Happy Valley-Goose Bay — North West River artist Billy Gauthier’s first major solo exhibit was one for the ages.
It blew almost every expectation for the event completely out of the water.
Not only were all 25 of his modern Labrador Inuit sculptures spoken for in the first day, an incredible feat in itself, but in record time — a mere 18 minutes into the exhibit’s opening.
“I was a bundle of nerves at first, especially the morning of the exhibit, and then I ended up getting a phone call from my mother,” Gauthier said. “When I had that phone call I just assumed that it was my mother making some arrangements for dinner later on that evening, but she had actually called to tell me the thing had sold out.”
Entitled ‘Billy Gauthier: Visions From Labrador,’ the exhibit ran at Spirit Wrestler Gallery in the Gastown neighbourhood of Vancouver from Oct. 23-Nov. 12.
The spectrum of people who purchased Gauthier’s work ranged from the affluent of society to those less well off, but who share a genuine love for Inuit art.
A piece sold to the University of British Columbia will be housed at the institution’s Museum of Anthropology.
Some of the would-be buyers who missed out on their chance to add to their private collections have since commissioned Gauthier to create custom works for them.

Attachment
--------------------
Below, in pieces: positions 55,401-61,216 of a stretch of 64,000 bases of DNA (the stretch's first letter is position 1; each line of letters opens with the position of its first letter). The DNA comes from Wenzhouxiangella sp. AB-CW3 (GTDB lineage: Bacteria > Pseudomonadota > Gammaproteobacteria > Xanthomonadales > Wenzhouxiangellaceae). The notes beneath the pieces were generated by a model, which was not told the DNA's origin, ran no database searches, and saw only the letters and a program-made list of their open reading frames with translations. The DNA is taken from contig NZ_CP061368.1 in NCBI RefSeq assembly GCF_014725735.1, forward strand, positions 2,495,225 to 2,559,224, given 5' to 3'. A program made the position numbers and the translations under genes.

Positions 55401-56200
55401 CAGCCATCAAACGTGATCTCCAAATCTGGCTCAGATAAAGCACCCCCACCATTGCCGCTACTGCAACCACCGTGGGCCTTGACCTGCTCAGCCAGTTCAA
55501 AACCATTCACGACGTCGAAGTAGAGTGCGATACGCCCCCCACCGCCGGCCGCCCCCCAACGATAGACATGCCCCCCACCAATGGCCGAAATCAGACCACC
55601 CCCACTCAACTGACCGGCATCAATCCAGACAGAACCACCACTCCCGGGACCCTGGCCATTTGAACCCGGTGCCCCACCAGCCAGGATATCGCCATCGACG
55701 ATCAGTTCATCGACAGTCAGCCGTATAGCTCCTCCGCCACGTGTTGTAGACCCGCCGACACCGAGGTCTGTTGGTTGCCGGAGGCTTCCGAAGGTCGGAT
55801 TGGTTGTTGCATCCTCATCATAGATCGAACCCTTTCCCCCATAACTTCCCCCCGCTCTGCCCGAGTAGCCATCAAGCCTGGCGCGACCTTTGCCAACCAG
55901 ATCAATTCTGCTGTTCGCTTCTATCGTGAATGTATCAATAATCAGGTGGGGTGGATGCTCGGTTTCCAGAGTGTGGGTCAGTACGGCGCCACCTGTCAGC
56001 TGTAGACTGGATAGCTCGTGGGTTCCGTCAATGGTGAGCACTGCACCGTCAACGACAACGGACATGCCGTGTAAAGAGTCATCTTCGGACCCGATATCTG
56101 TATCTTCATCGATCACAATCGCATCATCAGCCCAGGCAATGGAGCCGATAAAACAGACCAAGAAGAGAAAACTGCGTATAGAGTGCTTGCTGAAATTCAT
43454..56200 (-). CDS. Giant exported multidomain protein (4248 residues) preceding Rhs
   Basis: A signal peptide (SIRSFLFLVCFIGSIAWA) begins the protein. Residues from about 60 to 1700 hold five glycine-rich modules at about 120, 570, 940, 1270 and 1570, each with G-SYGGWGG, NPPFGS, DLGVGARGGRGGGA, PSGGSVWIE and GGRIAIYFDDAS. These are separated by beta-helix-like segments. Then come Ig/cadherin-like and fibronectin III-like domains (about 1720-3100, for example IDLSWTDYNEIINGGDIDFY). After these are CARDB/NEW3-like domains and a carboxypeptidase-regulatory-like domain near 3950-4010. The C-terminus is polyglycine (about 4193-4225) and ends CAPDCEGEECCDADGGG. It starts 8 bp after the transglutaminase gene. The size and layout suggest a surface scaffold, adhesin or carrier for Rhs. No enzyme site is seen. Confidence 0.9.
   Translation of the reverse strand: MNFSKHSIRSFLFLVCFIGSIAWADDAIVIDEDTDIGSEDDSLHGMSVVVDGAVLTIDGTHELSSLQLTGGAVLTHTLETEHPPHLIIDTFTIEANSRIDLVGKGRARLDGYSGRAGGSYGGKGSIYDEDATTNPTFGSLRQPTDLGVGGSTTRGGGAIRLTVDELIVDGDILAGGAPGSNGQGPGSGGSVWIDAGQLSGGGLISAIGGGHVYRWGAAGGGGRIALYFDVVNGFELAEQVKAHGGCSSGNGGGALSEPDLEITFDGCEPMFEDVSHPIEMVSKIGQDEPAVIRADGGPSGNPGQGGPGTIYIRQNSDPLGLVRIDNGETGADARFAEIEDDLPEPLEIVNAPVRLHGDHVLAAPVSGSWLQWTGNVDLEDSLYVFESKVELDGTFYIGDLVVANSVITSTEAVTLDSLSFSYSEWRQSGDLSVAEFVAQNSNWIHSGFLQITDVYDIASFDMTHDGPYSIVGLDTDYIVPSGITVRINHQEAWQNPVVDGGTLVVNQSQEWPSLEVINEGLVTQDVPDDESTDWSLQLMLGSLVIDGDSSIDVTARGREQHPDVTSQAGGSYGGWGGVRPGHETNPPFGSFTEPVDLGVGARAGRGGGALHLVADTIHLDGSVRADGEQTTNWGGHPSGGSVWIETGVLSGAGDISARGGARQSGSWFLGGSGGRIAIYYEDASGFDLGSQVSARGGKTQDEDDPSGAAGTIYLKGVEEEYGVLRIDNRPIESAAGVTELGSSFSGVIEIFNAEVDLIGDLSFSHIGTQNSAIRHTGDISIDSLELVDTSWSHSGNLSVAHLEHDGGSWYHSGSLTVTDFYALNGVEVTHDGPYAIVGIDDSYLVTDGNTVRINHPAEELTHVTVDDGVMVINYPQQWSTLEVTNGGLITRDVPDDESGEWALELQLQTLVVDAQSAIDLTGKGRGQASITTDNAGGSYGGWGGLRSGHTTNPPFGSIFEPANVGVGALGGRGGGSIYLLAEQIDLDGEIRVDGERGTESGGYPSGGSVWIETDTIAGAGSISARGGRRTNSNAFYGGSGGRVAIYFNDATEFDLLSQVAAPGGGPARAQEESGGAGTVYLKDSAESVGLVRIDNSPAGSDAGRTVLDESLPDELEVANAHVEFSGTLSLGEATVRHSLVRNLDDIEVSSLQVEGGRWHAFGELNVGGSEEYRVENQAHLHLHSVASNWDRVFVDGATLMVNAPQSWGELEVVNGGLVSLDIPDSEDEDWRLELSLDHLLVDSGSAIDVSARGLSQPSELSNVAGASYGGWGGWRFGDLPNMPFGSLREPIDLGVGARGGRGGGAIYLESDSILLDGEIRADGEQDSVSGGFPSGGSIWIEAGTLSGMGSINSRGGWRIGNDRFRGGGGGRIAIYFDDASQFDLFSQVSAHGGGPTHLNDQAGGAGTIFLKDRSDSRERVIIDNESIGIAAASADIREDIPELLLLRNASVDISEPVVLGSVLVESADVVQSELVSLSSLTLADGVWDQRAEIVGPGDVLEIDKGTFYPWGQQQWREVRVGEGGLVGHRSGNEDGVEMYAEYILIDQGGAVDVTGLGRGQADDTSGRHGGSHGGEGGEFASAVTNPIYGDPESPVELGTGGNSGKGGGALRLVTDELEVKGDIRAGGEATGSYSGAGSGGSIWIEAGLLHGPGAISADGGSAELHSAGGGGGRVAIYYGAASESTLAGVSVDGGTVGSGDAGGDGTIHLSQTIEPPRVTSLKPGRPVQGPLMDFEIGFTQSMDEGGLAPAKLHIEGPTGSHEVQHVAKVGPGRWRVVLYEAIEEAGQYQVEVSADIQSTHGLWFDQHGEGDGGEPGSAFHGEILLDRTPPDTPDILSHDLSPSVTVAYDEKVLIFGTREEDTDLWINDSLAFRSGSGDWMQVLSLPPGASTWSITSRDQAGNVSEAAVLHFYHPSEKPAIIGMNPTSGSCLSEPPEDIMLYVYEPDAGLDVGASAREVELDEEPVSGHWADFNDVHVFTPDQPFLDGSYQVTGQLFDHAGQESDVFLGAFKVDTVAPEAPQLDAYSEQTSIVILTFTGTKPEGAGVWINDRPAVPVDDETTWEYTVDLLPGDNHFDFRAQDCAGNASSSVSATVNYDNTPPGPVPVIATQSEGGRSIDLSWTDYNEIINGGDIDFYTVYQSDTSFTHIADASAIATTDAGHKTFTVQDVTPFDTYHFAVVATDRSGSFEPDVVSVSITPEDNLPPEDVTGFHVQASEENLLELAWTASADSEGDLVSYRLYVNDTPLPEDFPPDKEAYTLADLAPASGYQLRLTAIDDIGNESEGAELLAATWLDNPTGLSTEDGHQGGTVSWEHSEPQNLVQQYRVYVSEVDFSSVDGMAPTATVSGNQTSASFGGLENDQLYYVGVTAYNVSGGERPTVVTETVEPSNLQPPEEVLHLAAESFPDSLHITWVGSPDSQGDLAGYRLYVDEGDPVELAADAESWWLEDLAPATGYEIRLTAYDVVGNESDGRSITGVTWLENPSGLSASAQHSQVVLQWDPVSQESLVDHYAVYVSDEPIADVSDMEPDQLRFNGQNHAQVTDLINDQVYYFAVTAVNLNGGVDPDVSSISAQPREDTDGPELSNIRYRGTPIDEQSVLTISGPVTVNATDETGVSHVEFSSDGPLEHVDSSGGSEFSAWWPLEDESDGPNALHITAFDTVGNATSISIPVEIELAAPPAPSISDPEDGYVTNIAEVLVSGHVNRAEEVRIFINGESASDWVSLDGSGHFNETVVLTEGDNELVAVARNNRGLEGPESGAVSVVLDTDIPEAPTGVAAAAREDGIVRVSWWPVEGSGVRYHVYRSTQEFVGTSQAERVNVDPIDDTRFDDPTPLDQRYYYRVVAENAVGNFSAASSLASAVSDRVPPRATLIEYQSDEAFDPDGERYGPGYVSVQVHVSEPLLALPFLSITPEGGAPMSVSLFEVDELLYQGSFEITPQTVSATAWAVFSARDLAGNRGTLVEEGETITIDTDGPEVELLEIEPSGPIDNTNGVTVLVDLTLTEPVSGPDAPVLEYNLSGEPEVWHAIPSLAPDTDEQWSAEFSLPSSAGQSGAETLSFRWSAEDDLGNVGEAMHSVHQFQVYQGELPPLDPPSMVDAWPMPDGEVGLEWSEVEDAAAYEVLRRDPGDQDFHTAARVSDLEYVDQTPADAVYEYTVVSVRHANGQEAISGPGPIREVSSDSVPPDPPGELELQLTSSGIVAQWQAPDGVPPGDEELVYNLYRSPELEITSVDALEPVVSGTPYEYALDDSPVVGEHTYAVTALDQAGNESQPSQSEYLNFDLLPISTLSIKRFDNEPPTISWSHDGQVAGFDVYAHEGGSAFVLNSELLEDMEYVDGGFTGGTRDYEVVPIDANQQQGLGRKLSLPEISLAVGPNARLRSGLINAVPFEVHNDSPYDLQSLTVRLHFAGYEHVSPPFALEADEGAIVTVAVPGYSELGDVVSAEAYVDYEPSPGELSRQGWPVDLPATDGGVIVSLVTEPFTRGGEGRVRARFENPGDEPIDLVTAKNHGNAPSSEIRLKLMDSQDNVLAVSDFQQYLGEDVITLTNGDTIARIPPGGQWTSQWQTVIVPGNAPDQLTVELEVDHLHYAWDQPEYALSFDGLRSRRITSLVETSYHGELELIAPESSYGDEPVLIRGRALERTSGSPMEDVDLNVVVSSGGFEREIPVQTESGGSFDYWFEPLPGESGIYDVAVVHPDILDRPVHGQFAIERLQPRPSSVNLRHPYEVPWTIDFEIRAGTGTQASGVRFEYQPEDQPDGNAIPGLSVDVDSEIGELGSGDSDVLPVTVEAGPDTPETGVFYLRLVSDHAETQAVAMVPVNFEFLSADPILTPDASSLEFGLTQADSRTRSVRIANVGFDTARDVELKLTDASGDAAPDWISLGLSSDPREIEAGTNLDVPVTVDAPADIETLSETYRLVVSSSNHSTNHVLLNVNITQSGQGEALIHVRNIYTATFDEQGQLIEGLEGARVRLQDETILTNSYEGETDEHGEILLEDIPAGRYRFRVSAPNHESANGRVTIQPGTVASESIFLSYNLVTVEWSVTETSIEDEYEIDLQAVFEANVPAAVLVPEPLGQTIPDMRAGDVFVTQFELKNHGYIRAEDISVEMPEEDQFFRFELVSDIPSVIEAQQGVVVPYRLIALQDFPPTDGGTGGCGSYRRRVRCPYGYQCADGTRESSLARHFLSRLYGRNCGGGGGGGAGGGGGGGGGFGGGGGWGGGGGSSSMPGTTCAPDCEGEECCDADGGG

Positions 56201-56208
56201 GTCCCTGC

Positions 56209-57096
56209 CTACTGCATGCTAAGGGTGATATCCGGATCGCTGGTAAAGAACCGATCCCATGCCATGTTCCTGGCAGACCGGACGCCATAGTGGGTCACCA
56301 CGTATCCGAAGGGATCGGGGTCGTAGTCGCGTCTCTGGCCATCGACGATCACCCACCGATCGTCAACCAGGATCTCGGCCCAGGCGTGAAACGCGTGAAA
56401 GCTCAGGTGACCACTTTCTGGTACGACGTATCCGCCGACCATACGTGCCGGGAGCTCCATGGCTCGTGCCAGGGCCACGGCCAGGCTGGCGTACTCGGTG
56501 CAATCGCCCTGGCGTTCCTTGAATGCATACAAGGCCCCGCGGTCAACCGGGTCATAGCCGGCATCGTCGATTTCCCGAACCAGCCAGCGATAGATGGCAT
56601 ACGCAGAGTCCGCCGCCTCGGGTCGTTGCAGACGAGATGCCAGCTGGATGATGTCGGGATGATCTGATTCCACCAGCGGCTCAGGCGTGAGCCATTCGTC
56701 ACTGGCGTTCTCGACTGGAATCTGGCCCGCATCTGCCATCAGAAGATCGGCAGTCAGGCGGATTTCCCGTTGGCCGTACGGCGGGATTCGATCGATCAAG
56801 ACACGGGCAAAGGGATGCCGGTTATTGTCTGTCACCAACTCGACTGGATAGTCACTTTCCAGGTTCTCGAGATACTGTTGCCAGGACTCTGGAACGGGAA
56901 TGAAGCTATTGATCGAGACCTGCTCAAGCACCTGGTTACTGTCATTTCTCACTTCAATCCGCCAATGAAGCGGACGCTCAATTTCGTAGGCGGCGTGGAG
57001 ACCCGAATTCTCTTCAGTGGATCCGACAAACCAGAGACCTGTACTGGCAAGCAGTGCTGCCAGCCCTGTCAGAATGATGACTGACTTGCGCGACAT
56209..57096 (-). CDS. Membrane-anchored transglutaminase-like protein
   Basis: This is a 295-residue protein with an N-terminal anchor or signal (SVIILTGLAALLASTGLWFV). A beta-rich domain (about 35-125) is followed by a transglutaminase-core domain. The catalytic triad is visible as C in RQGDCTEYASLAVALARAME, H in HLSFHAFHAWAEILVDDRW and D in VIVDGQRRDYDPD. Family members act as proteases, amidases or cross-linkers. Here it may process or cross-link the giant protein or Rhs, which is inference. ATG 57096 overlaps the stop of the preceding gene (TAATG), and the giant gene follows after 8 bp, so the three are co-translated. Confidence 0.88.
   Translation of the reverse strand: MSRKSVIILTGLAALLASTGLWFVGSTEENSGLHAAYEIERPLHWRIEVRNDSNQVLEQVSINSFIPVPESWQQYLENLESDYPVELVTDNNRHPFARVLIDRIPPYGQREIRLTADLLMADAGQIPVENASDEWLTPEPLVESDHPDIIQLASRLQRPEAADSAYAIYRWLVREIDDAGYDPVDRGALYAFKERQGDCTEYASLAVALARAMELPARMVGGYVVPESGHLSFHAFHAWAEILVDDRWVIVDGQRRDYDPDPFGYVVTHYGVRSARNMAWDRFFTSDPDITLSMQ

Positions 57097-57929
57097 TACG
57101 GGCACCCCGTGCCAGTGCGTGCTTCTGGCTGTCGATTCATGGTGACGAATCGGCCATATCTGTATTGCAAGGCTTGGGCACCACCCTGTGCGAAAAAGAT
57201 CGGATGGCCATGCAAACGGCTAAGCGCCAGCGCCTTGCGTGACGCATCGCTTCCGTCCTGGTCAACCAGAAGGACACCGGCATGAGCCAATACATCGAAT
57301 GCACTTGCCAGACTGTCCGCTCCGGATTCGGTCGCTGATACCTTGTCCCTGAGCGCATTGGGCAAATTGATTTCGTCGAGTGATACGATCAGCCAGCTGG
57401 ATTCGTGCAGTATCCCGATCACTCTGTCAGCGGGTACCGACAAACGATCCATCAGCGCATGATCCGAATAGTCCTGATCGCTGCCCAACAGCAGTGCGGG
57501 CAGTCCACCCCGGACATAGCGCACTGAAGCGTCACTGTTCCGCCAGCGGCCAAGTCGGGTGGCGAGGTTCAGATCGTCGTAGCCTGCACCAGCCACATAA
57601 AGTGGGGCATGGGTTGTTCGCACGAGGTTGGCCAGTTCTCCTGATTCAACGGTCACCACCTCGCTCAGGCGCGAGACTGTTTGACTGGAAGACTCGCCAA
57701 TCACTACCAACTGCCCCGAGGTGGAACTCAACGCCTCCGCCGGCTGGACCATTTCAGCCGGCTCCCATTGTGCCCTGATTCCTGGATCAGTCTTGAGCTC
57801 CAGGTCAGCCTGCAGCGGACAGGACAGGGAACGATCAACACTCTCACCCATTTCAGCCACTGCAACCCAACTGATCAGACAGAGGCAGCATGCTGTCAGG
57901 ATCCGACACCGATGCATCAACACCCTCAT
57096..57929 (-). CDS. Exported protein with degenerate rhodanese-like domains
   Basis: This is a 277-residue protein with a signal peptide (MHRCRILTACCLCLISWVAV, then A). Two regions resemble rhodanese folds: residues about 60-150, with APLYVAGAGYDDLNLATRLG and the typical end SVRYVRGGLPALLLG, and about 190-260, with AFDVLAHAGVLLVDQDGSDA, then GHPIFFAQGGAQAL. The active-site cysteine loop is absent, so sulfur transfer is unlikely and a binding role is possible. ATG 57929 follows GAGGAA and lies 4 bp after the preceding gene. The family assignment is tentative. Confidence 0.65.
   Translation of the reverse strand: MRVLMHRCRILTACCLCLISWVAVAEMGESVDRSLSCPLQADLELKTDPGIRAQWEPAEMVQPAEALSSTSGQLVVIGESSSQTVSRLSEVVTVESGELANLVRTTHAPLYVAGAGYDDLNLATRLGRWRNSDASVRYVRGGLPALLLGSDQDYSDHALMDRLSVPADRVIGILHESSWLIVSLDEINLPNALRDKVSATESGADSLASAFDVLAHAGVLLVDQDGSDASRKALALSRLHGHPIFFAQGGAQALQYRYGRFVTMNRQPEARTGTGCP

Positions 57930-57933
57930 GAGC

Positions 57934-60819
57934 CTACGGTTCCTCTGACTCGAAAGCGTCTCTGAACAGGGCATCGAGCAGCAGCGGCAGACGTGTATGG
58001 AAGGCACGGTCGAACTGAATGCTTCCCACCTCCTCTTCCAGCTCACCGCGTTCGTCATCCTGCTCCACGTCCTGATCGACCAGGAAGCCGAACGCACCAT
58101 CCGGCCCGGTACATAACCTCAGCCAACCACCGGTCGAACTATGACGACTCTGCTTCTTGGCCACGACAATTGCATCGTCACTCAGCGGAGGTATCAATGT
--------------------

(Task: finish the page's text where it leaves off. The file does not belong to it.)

“I’m a little anxious to get this new space I’m building put together,” he said. “It’s pretty much the perfect size for me right now because I need to clear the room out of dust pretty quickly.”
Gauthier had been previously working out of a small room in a garage, but will soon have an area measuring 12 feet by 20 feet to create his next wave of sculpture.
His work had been showcased in exhibits at Spirit Wrestler before, but thanks to this most recent success, Gauthier finds himself in some pretty rare air not only when talking about Inuit artists in this country, but also now on the world stage.
Although he is still in the early stages of his career, Spirit Wrestler’s curator, Nigel Reading, describes Gauthier as “one of the definitive Inuit artists of his generation.”
Inspiration for his carvings comes from stories told to him by elders, or stories he has read and sometimes dreamed about, Gauthier said.
He began carving in 1996, and sold some of his works in galleries in Labrador and New Brunswick.
It was his 2007 introduction to reading by Herb Brown, owner of Birch’s Gallery in Happy Valley-Goose Bay, that kick-started his climb up the ranks, not only when talking about Inuit artists in this country, but also on the world stage.
“Herb supported me in my early years by displaying and selling my artworks in his gallery,” Gauthier said. “I wouldn’t be where I am today without him.”
Gauthier’s work can be viewed at www.spiritwrestler.com.